heat resistant carbon clinchers

limoneboy
limoneboy Posts: 480
edited September 2013 in Road buying advice
well, just returned from italy and after a hors cat descent of 6000ft my rear carbon rim melted under braking , i did the usual stuff moving between front and back but this didn't help, they where gigantex rims .

just wondering if anyone has had this issue with other manufactures as i what to replace this wheels but don't what the same issue again , or can recommend a light/stiff set of 38mm rims which would with stand this kind of ride.
last month wilier gt -this month ? bh rc1

Comments

  • Personaly, I wouldn't use carbon rims in the mountains. If you ever do a GF in the alps, the smell of overheating carbon and cork on the descents is worrying.
  • As far as I know, the only manufacturers that have come out with resins that don't delaminate at high temperature are Zipp Firecrest and Mavic with their latest C 40.
    There are no rims available to build with such resins... so if you want to descend the alps safely with carbon clinchers, I suggest you buy these (they ain't cheap though!)

    http://paolocoppo.drupalgardens.com/con ... u-buy-them

    otherwise go for carbon rims with alloy brake track (which are heavy)
    left the forum March 2023
  • neeb
    neeb Posts: 4,470
    These days if I'm going to big mountains I just swap out the front wheel for a low/medium profile alloy clincher. Just not worth having to deal with crosswinds on descents, poor braking, possible overheating etc. At least if the front wheel is alloy you know you can brake as much as you like on it without issues, and crosswinds are only really a problem with the front wheel.
  • Grill
    Grill Posts: 5,610
    Check out Reynolds as they have their propriety CTg brake track. Stays cool even under sustained heavy braking, but I agree with what other have said in that carbon clinchers are just not the best idea. I'd go tubs or alu brake track.
    English Cycles V3 | Cervelo P5 | Cervelo T4 | Trek Domane Koppenberg
  • The other thing to think about is technique. Rather than dragging the brakes, braking should be short and hard as you approach a bend then get off the brakes between corners. This gives the brakes time to cool down.
  • Possibly a silly question but why are tubs better for this? When things overheat is it the actual rim that gets damaged or just the tyre/tube. I can understand why a tub would be better if the damage is to the tyre/tube, but not really why they are better if the damage is to the rim?
  • Grill
    Grill Posts: 5,610
    I've seen alu rims go due to heat as well...
    The biggest advantage to tubs is that they can take much higher pressure. As the heat builds on the rim the tube will expand and on a clincher will pressure the bead against the rim. Not only does this not happen on tubs due to pressure and placement, but if you were to blow out you're less likely to die on tubs. As far as the rim melting, lots of carbon rims have specific treatments on the brake tracks to dissipate heat. Mavic, Reynolds, Zipp, just to name a few won't heat to the extent of an OEM rim like Gigantex.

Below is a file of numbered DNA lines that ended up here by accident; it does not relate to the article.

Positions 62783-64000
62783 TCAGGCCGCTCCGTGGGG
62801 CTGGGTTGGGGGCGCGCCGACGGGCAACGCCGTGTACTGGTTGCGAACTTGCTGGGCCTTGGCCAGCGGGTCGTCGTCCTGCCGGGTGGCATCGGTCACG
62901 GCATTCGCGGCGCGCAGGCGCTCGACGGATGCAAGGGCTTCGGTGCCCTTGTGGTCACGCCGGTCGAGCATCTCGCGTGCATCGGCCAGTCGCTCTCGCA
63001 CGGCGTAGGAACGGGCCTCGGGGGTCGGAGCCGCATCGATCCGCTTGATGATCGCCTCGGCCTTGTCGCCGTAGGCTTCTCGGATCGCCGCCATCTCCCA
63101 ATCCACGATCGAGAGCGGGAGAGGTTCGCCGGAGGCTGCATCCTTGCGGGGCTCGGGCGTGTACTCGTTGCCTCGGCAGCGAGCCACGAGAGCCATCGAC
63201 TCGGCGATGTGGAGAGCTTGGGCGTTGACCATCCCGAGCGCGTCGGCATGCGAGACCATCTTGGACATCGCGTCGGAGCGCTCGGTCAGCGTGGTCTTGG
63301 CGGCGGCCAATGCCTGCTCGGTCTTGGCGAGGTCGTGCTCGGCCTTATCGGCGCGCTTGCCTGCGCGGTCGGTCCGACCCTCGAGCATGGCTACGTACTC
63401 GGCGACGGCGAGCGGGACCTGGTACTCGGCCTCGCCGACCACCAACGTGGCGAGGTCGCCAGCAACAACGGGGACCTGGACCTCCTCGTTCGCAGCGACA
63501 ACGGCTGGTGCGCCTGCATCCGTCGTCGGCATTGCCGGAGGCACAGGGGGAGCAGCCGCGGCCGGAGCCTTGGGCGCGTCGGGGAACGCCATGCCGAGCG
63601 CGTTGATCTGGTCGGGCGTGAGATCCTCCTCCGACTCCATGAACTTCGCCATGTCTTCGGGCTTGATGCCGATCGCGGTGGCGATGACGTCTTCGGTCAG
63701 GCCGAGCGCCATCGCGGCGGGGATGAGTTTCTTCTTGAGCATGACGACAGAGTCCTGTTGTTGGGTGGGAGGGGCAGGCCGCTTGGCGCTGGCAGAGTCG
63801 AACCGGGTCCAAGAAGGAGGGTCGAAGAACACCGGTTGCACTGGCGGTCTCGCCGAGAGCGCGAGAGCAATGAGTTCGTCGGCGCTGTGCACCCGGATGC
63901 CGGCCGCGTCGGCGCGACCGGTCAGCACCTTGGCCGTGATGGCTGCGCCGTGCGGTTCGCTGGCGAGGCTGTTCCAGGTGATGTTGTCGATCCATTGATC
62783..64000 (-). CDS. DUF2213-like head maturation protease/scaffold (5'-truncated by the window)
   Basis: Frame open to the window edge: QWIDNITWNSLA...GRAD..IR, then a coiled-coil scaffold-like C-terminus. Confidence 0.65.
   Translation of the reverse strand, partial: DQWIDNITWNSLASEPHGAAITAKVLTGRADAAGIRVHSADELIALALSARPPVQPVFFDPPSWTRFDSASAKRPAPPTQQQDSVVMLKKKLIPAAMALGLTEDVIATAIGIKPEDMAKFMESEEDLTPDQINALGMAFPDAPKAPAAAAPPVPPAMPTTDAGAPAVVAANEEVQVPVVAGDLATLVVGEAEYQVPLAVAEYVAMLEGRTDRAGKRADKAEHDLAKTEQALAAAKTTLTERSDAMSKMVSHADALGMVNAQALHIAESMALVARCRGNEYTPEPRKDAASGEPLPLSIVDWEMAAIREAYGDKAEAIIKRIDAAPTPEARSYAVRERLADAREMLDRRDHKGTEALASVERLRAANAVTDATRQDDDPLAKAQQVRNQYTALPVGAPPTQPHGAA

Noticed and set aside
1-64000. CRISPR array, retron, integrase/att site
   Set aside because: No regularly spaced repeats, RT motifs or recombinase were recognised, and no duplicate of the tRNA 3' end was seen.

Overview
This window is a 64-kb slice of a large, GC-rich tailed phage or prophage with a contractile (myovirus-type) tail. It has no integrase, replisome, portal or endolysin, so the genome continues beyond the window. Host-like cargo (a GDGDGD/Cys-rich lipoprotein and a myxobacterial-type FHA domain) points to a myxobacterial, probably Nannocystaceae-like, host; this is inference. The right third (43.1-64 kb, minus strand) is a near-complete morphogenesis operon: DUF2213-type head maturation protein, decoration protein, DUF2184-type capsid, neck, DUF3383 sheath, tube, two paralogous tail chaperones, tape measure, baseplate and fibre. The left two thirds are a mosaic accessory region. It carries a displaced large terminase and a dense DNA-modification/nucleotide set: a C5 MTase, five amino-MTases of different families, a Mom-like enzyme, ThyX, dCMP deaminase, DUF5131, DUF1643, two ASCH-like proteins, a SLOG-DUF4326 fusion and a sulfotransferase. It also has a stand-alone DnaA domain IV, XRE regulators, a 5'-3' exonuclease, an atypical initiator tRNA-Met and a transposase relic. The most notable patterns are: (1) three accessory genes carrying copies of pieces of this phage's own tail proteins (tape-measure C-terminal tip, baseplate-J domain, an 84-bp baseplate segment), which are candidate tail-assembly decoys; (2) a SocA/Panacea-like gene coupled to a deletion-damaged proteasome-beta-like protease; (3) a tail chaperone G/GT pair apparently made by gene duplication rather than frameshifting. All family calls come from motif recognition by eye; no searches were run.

English Cycles V3 | Cervelo P5 | Cervelo T4 | Trek Domane Koppenberg
  • gloomyandy wrote:
    Possibly a silly question but why are tubs better for this? When things overheat is it the actual rim that gets damaged or just the tyre/tube. I can understand why a tub would be better if the damage is to the tyre/tube, but not really why they are better if the damage is to the rim?

    In the specific case (delamination rather than tyre explosion) tubs or clincher makes no difference. Also, the treatment to improve the brake track are not the same thing as using a different resin to improve the thermal resistance.
    While Gigantex rims are treated to improve braking, they don't have a high Tg resin. In other words there is no improvement on heat resistance, only on the pads/rim contact to give you a sharper action. Heat dissipation in a material which is essentially a heat capacitor is always going to be problematic... however you can make it so that it resists to the heat better.
    The fibre can withstand a thousand degrees, so that's not the issue, but the thermoset resin does not go over 100-120 degrees, typically. there is a lot of research in high Tg (glass transition) thermosets, as carbon fibre enters more and more sectors of the aerospace market
    left the forum March 2023
  • Thanks ugo/Grill. All very interesting, wheels have changed a lot since the days of trying to get the rust off the ones on my old "Raleigh racer" with a tin of chrome cleaner!
  • gloomyandy wrote:
    Thanks ugo/Grill. All very interesting, wheels have changed a lot since the days of trying to get the rust off the ones on my old "Raleigh racer" with a tin of chrome cleaner!

    But have they really changed?? :roll:
    left the forum March 2023